‘ParaNorman,’ reviewed by Marshall Fine


The last time a kid was saying “I see dead people” in a movie, it was “The Sixth Sense” – and it was meant to be frightening.

Now the kid who’s saying it is the star of “ParaNorman,” which is meant to be funny and exciting.

Unfortunately wrong on both accounts.

Directed by Sam Fell and Chris Butler from a script by Butler, “ParaNorman” is a marvel of stop-motion animation, built on a script of flat jokes and frantic, frenetic but uninvolving action. It wants to be a horror comedy, but the horror is mild-mannered and the comedy never ignites.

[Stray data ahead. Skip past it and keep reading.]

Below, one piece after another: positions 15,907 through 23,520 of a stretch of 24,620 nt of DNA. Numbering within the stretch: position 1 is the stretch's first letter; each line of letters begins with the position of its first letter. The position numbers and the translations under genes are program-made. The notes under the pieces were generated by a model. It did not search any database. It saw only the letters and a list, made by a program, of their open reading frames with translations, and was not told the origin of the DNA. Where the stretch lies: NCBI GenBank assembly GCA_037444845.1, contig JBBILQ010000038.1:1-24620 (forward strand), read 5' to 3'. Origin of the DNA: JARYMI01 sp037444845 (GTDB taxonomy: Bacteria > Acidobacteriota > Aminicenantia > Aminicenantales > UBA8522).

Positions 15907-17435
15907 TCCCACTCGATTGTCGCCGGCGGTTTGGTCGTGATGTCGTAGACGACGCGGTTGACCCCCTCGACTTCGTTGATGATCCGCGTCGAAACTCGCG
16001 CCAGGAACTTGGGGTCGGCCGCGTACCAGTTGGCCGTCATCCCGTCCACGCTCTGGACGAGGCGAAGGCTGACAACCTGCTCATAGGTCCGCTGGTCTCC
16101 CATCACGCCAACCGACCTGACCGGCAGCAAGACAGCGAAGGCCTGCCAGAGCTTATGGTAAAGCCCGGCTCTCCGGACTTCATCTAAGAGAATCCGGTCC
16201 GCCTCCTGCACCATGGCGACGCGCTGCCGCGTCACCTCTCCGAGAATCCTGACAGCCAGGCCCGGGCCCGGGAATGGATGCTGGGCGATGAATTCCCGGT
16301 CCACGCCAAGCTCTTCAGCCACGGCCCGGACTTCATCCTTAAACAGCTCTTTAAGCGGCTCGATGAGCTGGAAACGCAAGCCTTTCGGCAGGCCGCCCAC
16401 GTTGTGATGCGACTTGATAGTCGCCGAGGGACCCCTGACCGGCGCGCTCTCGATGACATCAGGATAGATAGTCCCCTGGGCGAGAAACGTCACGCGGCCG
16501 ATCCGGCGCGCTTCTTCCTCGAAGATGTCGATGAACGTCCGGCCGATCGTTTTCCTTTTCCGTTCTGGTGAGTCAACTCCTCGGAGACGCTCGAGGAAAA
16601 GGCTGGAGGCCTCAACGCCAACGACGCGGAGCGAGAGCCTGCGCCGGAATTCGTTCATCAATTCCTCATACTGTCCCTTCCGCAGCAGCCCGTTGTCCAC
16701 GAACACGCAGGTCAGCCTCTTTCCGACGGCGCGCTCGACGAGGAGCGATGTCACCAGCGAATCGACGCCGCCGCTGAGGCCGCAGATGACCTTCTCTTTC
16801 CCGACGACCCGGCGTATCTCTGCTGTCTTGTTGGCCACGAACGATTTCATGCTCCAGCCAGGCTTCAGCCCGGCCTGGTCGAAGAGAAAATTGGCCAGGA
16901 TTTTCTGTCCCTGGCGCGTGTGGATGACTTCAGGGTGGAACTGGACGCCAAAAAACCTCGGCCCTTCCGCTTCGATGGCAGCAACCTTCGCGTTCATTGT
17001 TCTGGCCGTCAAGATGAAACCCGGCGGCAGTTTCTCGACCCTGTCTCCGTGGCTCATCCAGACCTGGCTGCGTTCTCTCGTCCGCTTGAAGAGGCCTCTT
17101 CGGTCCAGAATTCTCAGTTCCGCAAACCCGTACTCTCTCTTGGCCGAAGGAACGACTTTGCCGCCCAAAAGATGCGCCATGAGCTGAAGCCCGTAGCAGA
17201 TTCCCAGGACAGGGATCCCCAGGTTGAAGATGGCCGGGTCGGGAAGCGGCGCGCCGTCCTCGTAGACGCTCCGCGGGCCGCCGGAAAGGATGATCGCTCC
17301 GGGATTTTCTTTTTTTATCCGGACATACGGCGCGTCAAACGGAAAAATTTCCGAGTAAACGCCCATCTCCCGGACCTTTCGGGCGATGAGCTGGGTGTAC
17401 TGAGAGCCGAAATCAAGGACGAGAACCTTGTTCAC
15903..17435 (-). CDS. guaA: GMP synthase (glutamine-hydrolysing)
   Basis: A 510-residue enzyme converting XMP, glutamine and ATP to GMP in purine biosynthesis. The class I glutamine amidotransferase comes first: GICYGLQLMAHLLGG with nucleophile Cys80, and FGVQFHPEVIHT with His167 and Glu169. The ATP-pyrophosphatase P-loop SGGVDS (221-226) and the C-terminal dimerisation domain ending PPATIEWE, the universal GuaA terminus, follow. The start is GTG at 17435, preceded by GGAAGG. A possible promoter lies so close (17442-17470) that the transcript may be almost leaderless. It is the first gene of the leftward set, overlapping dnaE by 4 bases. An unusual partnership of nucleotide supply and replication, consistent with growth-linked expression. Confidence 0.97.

Kodi Smit-McPhee voices Norman Babcock, a middle-school outcast because of his odd habit of speaking to the dead. His father (Jeff Garlin) yells at him for claiming to watch TV with his deceased grandmother, while Norman’s mother (Leslie Mann) preaches understanding to her short-tempered hubby.

Norman lives in a New England town that has built its tourist industry around a history of executing witches back in the old days – but Norman has started having visions about those olden times. They seem to forecast death, destruction and the return of the dead from the grave, part of one witch’s curse before her death.

This review continues on my website.

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